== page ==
On June 21, 2007, I wrote the following piece for the East London Advertiser:
THE Town Hall has cut links with organisers of the East End’s biggest culture festival after allegations connected to work permits.
Tower Hamlets council chief executive Martin Smith has decided to suspend its “service level agreement” with the Baishakhi Mela Trust following a number of concerns with last May’s event.
He has also announced an investigation into what happened, including an examination of the trust’s accounts.
As the Advertiser reported last month, UK immigration chiefs were forced to reject dozens of work permit and visa applications for artists wanting to perform at the event.
The Mela, which attracts 500,000 people and celebrates the Bangladeshi New Year, is the East End’s most prestigious festival.
But many community leaders are worried its world famous reputation is being sullied.
Bethnal Green MP George Galloway, who flagged up his concerns to the council more than a year ago, has demanded an inquiry to determine whether the Mela has been abused to smuggle illegal immigrants into Britain.
In a letter to the MP, council boss Martin Smith said: “We are aware that there have been allegations from sections of the community of both financial and immigration irregularities on the part of the Trust.
“The council has repeatedly made it clear both in general terms and specifically to the individuals concerned, that any evidence substantiating these allegations would either be dealt with by the council, or in the case of immigration issues, be passed to the Home Office and the Metropolitan Police.”
However, he added:“Up until now, no such evidence has been forthcoming. I am advised that some issues which cause us concern, have been identified and the council has therefore taken prompt action to suspend the service level agreement at this point.
“The relevant evidence will be explored as part of a thorough review of the SLA.”
Mr Galloway has asked for assurances that the council’s findings will be made public.
The Baishakhi Mela Trust could not be contacted for comment.
Five years later (five years in which George Galloway and his comrades in Respect somehow found it within their high political and moral principles to jump into bed with Mr Haque), the following is being reported on bd24.com:
Sun, May 27th, 2012 6:37 pm BdST
Dhaka, May 27 (bdnews24.com) –Police have arrested 19 Bangladeshi applicants for UK visa at the British High Commission in Dhaka on charges of fraud.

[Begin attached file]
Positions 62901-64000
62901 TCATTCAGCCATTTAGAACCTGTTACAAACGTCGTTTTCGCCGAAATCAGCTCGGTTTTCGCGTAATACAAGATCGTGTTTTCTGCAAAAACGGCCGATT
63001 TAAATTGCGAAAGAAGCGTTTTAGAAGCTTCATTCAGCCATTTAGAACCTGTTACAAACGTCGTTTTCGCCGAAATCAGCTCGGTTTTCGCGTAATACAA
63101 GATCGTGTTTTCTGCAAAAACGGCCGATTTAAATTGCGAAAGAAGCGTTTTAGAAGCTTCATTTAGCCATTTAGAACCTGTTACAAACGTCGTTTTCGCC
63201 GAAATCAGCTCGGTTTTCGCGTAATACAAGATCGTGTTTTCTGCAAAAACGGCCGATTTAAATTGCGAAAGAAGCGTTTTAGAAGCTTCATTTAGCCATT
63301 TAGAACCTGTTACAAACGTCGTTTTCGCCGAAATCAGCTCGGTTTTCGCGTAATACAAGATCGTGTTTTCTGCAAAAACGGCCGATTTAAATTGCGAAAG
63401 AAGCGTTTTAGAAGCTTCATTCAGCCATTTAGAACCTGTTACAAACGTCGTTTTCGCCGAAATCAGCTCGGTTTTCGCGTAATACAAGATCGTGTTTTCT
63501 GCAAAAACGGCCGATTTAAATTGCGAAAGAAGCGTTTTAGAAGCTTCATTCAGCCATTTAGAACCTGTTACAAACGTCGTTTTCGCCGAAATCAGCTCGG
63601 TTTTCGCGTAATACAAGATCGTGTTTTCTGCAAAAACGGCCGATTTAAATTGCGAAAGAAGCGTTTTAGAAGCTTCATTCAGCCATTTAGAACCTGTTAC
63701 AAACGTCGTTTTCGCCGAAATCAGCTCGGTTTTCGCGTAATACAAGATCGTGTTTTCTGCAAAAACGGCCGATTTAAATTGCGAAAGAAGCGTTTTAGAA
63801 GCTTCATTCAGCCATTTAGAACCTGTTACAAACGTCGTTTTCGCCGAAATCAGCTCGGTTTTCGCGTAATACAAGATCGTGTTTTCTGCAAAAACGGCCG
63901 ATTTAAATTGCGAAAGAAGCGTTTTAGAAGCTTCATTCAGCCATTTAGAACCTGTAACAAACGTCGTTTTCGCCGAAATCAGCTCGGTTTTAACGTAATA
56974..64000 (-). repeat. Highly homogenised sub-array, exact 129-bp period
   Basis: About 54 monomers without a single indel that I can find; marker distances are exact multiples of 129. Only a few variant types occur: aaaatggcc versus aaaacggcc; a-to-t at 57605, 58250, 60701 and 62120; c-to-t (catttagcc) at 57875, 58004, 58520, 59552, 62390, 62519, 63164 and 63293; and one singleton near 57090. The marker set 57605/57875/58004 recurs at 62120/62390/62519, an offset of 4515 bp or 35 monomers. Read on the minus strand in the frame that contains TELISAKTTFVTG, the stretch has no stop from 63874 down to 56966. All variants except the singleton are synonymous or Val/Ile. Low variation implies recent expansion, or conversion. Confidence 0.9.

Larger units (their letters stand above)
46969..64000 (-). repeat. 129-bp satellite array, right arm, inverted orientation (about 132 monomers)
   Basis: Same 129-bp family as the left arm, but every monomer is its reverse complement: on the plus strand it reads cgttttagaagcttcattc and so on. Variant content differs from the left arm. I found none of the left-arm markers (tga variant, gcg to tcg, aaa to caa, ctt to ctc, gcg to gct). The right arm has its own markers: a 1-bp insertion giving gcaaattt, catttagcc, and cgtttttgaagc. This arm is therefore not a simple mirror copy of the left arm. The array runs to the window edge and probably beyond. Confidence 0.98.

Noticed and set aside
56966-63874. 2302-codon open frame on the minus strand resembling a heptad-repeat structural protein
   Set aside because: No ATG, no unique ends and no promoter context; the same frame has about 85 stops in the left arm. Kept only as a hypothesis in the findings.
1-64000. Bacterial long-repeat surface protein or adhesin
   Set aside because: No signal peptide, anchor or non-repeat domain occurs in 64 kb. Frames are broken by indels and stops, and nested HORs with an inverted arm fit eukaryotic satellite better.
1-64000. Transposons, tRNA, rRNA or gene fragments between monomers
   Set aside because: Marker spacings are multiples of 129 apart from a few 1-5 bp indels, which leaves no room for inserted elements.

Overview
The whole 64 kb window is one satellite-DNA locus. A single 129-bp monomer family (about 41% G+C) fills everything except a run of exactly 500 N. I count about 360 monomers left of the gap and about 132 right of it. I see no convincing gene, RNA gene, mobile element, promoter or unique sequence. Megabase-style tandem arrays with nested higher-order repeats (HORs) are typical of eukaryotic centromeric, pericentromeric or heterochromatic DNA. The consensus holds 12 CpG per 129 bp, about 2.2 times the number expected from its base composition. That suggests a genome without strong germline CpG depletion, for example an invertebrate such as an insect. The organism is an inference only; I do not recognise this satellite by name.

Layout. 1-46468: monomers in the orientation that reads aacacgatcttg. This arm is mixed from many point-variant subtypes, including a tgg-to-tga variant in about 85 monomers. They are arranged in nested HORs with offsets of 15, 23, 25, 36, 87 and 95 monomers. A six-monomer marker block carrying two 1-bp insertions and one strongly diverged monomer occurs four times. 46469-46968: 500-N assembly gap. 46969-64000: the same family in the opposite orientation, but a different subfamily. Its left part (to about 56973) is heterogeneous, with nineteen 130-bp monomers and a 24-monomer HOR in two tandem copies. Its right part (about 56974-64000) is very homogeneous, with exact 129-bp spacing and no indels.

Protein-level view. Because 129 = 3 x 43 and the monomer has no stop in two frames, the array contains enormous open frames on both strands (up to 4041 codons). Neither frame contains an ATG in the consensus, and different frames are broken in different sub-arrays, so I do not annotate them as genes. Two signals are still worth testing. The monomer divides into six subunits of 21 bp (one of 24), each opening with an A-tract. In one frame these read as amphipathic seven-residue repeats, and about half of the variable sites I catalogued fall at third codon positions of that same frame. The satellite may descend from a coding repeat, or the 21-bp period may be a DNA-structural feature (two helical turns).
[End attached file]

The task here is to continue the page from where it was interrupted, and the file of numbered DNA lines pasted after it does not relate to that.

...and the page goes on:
The applicants were arrested on May 24 as they had provided forged documentation and false statements with their business visitor visa applications to attend the London Boisakhi Mela, as stall holders, the High Commission said in a media statement.
The Bangladeshi law-enforcers worked in close cooperation with the UK Border Agency and discovered that the applicants had misrepresented their employment status and produced forged bank statements.
The group admitted that they had paid agents up to Tk 1 million (approximately £10,000) each to facilitate their visa applications and provide forged documents.
Nick Low, British Deputy High Commissioner, said: “We do not tolerate abuse of our immigration system and have a zero tolerance to fraud.”
Terming the agents criminals, he strongly advised visa applicants not to listen to agents who offer to sell forged documents and say they can guarantee a visa.
Following Lutfur Rahman’s election to Tower Hamlets Mayor, it was widely predicted here and elsewhere that his self-styled main financial backer, millionaire housing association tenant Mr Haque, would soon be given back control of the annual Mela. And last July, as I reported here, it came to pass.
Now, there is no suggestion that he has any links to these arrests in Dhaka, but I would imagine that investigations are underway to find out just who was demanding the £10,000 fees for “visa facilitation”.
So I wonder whether whoever is the chief executive of rudderless Tower Hamlets Council at the moment will take the same strong decision as Martin Smith five years ago and suspend relations with the Boishakhi Mela Community Trust pending these investigations? I doubt it. We remember what happened to Martin a year later, don’t we… .
Incidentally, here’s what Shiraj has to say about last week’s Mela in today’s East End Life:
“We delivered a Boishakhi Mela the entire community were able to enjoy, a mela that brought people of all generations and cultures to Tower Hamlets, to celebrate Bangladeshi heritage.”
So much of what that man touches becomes sullied. Why does he seem to have so much influence?
UPDATE – 6.45pm, Sunday, May 27.
The British High Commission in Dhaka has a statement on its website here.
As I say in a comment below, it’s my understanding that anyone applying for a business visa to the UK needs a British based business sponsor. These come in the form of a letter from the UK business which would attest to the true nature of teh work to be done.
I’d imagine that the Boishakhi Community Mela Trust probably provided such letters to artistes from Bangladesh. I’ve no idea whether it did so in the case of the arrested 19 wannabe “skilled worker” stall-holders.